Last Updated on May 9, 2015, by eNotes Editorial. Word Count: 840
Told in the first person by artist Roland Simpson to an unidentified listener, “The Bambino” is less a plotted story than a sketch revealing a dramatic situation and a set of characters. The anonymous listener prompts the story by asking Simpson if he painted a portrait hanging on his studio wall. Simpson replies that it is a study of Adela Archdale and her infant son painted by Frances Archdale, sister of Adela’s husband and at one time Simpson’s fiance. Jack Archdale collects modern pictures, and Simpson explains to the listener the circumstances that explain why he has not purchased this one.
According to Simpson, the key to the situation can be seen in the composition of Frances’s portrait of Adela and her son. The child is naked, standing between his mother’s knees, but the visual focus of the picture is Adela’s hands. “They’re in the centre of the picture, large and white and important, as if Frances had known.” For Simpson, the portrait captures the deadly combination of Adela’s chief traits. The first is her beauty; he describes her as a “slender Flemish Madonna” and implies that Jack Archdale married her because she appealed to his collector’s taste. The second is her clumsiness, both verbal and physical. Adela’s hands are always in motion and always dropping things; she does not seem to understand the extent of the damage she does when she drops an antique Chinese bowl, left to Simpson in the will of a friend, and replaces it with a modern blue and white bowl from a department store.
The conflict Simpson observes between Jack and Adela is objectified in a dispute in London about who should hold the baby, thirteen months old at the time. Jack is angered when Adela says that the boy is “more mine than yours” and confides to Simpson that he cannot wait until the baby, whom they both call the Bambino, grows up. “I can’t wait twenty years to know what he’s going to do, the sort of things he’ll say, what his mind’ll be like.” On the other hand, Jack continues, Adela would like to keep the boy a baby for the rest of his life. Although this tension between Jack and Adela, on the surface, represents the rather normal friction between the mother and father of any child, Simpson sees the conversation with Jack Archdale as ironic in the light of the Bambino’s fate.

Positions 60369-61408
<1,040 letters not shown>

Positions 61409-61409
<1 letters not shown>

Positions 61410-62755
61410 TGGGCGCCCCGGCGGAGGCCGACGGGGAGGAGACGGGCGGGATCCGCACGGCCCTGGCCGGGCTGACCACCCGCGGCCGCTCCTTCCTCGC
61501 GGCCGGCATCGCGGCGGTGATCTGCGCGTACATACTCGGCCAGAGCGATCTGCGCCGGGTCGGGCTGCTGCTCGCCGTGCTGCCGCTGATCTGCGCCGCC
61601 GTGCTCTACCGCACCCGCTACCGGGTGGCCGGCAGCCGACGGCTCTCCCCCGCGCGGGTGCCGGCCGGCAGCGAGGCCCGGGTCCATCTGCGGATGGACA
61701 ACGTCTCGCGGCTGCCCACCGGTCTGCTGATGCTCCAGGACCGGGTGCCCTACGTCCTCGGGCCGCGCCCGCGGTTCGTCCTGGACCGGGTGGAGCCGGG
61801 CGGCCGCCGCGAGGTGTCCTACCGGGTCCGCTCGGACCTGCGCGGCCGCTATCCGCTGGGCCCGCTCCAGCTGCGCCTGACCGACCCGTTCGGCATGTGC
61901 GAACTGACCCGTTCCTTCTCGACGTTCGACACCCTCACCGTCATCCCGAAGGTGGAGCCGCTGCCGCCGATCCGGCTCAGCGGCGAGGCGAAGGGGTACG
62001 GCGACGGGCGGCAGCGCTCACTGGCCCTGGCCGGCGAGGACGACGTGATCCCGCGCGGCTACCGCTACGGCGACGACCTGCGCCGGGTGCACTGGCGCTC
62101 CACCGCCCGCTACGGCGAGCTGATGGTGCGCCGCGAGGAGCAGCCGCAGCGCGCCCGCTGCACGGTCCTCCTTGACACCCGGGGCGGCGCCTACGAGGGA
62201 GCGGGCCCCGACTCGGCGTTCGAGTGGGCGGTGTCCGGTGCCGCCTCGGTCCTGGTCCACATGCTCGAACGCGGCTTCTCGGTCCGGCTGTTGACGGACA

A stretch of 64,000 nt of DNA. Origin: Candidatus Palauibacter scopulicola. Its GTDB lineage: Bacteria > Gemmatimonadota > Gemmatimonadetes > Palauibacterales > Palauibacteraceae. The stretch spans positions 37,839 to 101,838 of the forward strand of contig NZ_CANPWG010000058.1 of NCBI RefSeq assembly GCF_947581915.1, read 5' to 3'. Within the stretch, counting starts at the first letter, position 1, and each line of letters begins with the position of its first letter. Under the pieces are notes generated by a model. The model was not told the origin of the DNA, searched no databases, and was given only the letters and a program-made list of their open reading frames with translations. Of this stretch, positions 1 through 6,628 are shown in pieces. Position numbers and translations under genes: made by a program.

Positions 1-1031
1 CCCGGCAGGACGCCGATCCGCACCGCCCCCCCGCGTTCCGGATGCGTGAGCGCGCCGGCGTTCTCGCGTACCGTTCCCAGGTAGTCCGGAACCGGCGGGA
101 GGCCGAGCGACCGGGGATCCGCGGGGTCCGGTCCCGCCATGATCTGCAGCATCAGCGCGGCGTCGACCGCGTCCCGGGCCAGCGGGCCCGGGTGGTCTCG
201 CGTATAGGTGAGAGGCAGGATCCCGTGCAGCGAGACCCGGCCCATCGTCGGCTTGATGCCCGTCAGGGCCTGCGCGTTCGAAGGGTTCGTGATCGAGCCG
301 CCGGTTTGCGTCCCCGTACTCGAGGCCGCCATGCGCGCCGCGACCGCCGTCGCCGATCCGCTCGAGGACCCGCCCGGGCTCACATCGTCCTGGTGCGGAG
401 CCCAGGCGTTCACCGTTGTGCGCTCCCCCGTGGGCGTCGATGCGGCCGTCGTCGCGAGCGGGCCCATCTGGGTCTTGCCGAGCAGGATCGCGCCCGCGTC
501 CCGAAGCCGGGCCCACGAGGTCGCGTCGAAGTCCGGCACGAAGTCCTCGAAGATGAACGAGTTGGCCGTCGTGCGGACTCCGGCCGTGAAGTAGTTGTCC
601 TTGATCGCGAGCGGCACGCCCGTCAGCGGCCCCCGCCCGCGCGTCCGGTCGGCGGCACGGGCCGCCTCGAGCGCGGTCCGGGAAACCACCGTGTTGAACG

Four years later, Simpson meets Jack in his sister Frances’s studio and accepts an invitation to drive down to the house in Buckinghamshire that Jack had purchased as a family home. Simpson, who has been out of touch with all the Archdales, notices a great change in Jack. He is short-tempered, withdrawn, and clearly under some sort of strain. The reason becomes clear when Simpson, on their arrival, asks to see the Bambino, who is now five years old. He was not prepared, he remarks to the listener, to see Adela return “with a baby in her arms—a baby too young to display excitement, too young to talk.” It is the Bambino, however, and not a second child. Simpson perceives immediately, “She had got her way. The Bambino would be a baby all its life. Its mind had stopped dead at fifteen months.” Adela, however, seems not to acknowledge this fact, attributing the child’s physical and mental slowness to the size of his brain, but Jack Archdale is fully aware of the significance of his son’s condition.
Frances Archdale explains to Simpson that when the Bambino was fifteen months old, Adela dropped him down a staircase. “She was coming down [the stairs] with the Bambino on one arm and the tail of her gown on the other. He caught sight of Archdale in the hall, and was struggling to get to him.” Jack clings to every shred of medical evidence that suggests that the effects of that accident will not be permanent, and he struggles with his negative feelings for his wife. Simpson tells his visitor of the terror on Jack’s face when, during that visit to Buckinghamshire, he saw Adela enter a room with a burning lamp in her hands. Frances explained then to Simpson that Jack lives in fear of the consequences of his wife’s every action. He does not want her to have any more children, Frances added: “He simply couldn’t stand seeing her hold them.” Painful as the effects of the Bambino’s condition are on Jack, Simpson tells his listener, he agrees with Frances that the greater potential for tragedy lies in Adela’s situation. Oblivious to the consequences of her actions, as she has been throughout her life, Adela faces the most painful realization when the Bambino is too old for her to rationalize away his mental retardation. She will have to face the terror and hatred she engenders in the husband who cannot bear to look at her hands.
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